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Monserrate Palace (Palacio de Monserrate)
Monserrate Palace (Palacio de Monserrate)

Monserrate Palace (Palacio de Monserrate)

R. Visc. de Monserrate , Sintra, 2710

The Basics

The 19th-century Monserrate Palace is often considered a hidden gem because of its eclectic design and beautiful garden, and it is generally overshadowed by Sintra’s over-the-top National Palace of Pena and mysterious Quinta da Regaleira. Tours from Lisbon to Sintra generally include visits to Monserrate Palace, other palaces in the area, Cabo da Roca (the westernmost point of mainland Europe), and the seaside village of Cascais. For a more intimate experience, book a private tour to explore Sintra’s villas, palaces, and castles.

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Things to Know Before You Go

  • Monserrate Palace is a must for architecture lovers and Portuguese history buffs.

  • Most visitors spend about two hours exploring the palace before heading to Cabo da Roca and Cascais.

  • Sintra is chillier and windier than coastal Lisbon, so it is advised to bring a jacket.

  • Those with limited mobility may find Monserrate Palace difficult to navigate, as there are inclined paths from the front of the parking lot to the palace entrance.

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How to Get There

The easiest way to explore Monserrate Palace is through an organized day trip from Lisbon, about 19 miles (30 kilometers) away. Alternatively, take the Sintra train line from Lisbon’s Rossio, Oriente, or Entrecampos station; from the Sintra train station, take the Scotturb 435 bus to Monserrate Palace. If driving, there is limited on-site parking including two spaces for disabled visitors.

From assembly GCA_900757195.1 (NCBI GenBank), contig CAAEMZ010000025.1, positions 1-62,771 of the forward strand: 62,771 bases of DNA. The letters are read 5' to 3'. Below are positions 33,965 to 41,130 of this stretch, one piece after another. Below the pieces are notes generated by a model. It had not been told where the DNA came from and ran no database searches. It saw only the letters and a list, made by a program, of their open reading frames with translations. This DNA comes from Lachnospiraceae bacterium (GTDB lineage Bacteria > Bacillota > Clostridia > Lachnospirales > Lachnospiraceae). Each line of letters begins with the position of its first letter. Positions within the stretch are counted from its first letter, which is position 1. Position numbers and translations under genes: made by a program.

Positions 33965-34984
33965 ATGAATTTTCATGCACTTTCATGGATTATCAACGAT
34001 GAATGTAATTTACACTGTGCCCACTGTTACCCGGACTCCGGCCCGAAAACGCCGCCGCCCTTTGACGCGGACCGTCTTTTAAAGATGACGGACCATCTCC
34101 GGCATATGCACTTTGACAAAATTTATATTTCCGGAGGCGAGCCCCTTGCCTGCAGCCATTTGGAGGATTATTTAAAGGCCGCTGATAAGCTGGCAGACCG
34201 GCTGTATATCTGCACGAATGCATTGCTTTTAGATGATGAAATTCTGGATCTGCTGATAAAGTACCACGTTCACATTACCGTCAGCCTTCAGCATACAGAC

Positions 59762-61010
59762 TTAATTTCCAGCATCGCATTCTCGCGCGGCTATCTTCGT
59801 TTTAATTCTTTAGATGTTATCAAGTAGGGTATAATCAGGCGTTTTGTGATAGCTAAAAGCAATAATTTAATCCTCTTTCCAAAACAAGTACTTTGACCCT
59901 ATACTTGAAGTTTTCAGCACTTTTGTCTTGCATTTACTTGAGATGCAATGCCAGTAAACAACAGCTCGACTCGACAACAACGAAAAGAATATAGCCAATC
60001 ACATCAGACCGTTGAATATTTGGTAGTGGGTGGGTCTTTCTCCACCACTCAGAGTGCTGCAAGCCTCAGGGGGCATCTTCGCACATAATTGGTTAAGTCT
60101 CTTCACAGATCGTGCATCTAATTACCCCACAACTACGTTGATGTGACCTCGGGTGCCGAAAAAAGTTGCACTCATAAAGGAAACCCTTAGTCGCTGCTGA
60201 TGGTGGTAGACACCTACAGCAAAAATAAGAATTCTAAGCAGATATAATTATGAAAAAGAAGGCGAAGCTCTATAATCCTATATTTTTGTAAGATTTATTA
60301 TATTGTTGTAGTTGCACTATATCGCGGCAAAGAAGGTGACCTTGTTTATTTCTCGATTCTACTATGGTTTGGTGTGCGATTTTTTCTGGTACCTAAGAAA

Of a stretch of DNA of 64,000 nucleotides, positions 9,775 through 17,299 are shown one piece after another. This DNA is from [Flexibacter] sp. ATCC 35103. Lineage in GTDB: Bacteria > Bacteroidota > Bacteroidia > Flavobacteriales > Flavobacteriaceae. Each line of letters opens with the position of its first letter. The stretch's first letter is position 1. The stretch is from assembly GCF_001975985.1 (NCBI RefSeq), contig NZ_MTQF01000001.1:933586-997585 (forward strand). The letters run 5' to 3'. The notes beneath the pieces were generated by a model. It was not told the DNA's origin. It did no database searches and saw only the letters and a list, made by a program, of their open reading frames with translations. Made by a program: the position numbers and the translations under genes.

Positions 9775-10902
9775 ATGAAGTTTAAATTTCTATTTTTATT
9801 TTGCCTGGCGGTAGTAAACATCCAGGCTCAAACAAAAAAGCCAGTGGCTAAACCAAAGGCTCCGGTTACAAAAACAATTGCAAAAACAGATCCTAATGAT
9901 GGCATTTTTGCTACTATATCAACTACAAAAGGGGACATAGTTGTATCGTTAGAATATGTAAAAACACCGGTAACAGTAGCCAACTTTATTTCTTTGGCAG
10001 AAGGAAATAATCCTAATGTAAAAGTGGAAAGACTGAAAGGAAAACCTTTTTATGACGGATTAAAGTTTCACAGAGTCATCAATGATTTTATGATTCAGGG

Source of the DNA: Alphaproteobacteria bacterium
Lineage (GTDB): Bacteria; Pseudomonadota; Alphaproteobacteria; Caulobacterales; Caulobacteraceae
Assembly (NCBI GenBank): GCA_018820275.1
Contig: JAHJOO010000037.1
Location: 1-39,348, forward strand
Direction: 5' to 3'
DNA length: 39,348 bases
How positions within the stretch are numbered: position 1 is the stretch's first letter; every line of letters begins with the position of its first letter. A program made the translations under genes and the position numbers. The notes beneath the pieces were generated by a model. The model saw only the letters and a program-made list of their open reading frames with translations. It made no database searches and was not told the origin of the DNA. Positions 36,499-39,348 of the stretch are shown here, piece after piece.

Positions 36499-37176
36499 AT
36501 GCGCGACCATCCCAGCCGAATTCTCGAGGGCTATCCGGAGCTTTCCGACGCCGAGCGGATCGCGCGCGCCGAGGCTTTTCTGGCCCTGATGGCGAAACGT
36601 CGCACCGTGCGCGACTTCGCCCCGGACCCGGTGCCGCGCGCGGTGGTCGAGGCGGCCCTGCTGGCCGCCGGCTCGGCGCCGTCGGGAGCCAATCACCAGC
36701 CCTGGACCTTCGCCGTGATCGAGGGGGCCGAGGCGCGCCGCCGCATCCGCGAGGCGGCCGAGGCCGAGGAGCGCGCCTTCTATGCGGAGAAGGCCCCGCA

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When to Get There

The palace is open from 9:30am to 7pm in the warmer months and 10am to 6pm in cooler months. It is advised to visit Sintra during May, June, September, or October, when the weather is cooler and there are fewer tourists. Monserrate Palace is quietest in the morning, as the majority of visitors come in the afternoon after exploring the other Sintra palaces.

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The Home of Englishmen

The hilltop of Monserrate Palace has been inhabited since the mid-1500s, but a palace was built only after the 1755 earthquake. The structure we see today is a culmination of many iterations of the palace made by its various inhabitants, most notably English novelist William Beckford and English art collector Sir Francis Cook, who laid out the lush gardens and contributed to the palace’s eclectic design.

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